Though the rides are not competitive, among the first cyclists to come in from the 25-mile ride were Will Darling, who is the recreation coordinator for Alternatives, Luke Lagenere, from the adult learning center, and John Merrill, president of Fidelity Bank.

First back from the 50-mile ride was Chip Kent, a carpenter from Upton. He's done the ride a half-dozen times, he said, and does it because “it's fun, it's  a great cause, it's local.”

Many Alternatives staff members ride and run and walk the tour as well. Donna Mcleod Prior, director of individualized support services, for example, did the 25-mile bike ride, a first for her. Steven Pionthowki, director of IT, also did the 25-mile tour for the first time. “I upgraded from the one-mile walkaround,” he quipped. “I figured I'd challenge myself.” Another was Lisa Jeronymo, director of human resources, who also did the 25-mile route.

Persuading newcomers to participate in one of the events is part of the fun, it seems. Liz Mirabelli, who works in Alternatives' marketing and development department, assembled  a team comprised of her fiancé Dan Nye, his three brothers, and their friends.

Bob Soucy, who's wife works at Alternatives, ran the 5K for the fourth year. He does it to support the program, and “we have a great time doing it.” Bob works for the fire department in Winchendon.

The final and possibly best attended part of the Tour is the mile-long walk through downtown Whitinsville, which gives everyone, able or disabled, a chance to participate. Volunteers pushed many wheelchair-bound individuals along the route and returned with smiles on their faces.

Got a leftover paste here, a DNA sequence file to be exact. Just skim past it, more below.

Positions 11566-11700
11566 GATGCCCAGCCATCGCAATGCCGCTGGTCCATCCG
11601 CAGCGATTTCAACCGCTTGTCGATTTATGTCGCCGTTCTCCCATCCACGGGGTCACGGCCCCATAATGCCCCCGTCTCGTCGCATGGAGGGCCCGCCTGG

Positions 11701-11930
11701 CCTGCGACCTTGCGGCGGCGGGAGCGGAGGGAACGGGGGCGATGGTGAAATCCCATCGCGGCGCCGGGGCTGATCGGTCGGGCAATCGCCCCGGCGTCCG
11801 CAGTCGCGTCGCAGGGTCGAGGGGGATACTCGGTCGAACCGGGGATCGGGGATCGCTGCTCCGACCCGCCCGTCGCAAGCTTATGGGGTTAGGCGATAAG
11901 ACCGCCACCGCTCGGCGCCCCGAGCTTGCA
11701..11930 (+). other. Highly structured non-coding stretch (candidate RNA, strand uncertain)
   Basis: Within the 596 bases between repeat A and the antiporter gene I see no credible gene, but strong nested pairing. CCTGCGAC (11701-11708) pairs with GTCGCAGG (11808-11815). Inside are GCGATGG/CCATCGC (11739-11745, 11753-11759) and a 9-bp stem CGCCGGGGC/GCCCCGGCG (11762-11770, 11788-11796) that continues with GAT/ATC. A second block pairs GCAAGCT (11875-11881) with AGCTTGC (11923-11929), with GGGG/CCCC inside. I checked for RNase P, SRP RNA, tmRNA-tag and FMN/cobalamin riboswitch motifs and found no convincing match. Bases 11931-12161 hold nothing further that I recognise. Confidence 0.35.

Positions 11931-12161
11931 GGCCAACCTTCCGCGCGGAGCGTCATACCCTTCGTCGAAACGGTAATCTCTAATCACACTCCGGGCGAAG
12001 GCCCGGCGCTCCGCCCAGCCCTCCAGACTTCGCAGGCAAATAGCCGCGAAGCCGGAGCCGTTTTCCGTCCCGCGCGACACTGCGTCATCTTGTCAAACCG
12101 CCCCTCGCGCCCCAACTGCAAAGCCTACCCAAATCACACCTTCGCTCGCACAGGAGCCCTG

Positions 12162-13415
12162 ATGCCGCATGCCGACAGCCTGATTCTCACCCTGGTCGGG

By a little after noon, Alternatives' Director of Community Outreach Tom Saupe was on the lookout for any runners or bikers who were “still out there.” Tom stresses that the tour is for fun, it's not a race to see who comes in first, and he doesn't' keep score. He does, however, make sure that no one is lost. “We account for everybody that goes out and make sure they come back.” He tells about some stragglers two years ago. “They stopped at every yard sale along the way.” And then there were a couple of staff members who stopped to have lunch.

After their ride or run, participants could work some of the knots out at the Whitinsville Wellness Center and Spa booth where Ron Allen was set up to do chair massage. In the next booth, therapist Bruce Thomas provided therapeutic massage. Bruce himself was a member of a team with Whitinsville Attorney Henry Lane and furniture maker Nick Hollibaugh which started the 50-mile ride at 6:00 a.m. instead of 8:00 a.m. so that Bruce could be back by 11:00 to do the massage therapy. 

The kids craft table was hosted by Pamela Murphy, owner of the Artist Pallete, and her student Jackie Shenian. The band Mid-Life Crisis performed a spirited repertoire throughout the event.

Major sponsors for this year's Valley Friendship Tour were, Fallon Health, The Shop at Whitinsville, and TD Bank. A complete list of corporate sponsors is at Alternatives is located at 50 Douglas Road, Whitinsville, 508-234-6232.

For more photos, go to the Yankee Shopper facebook page.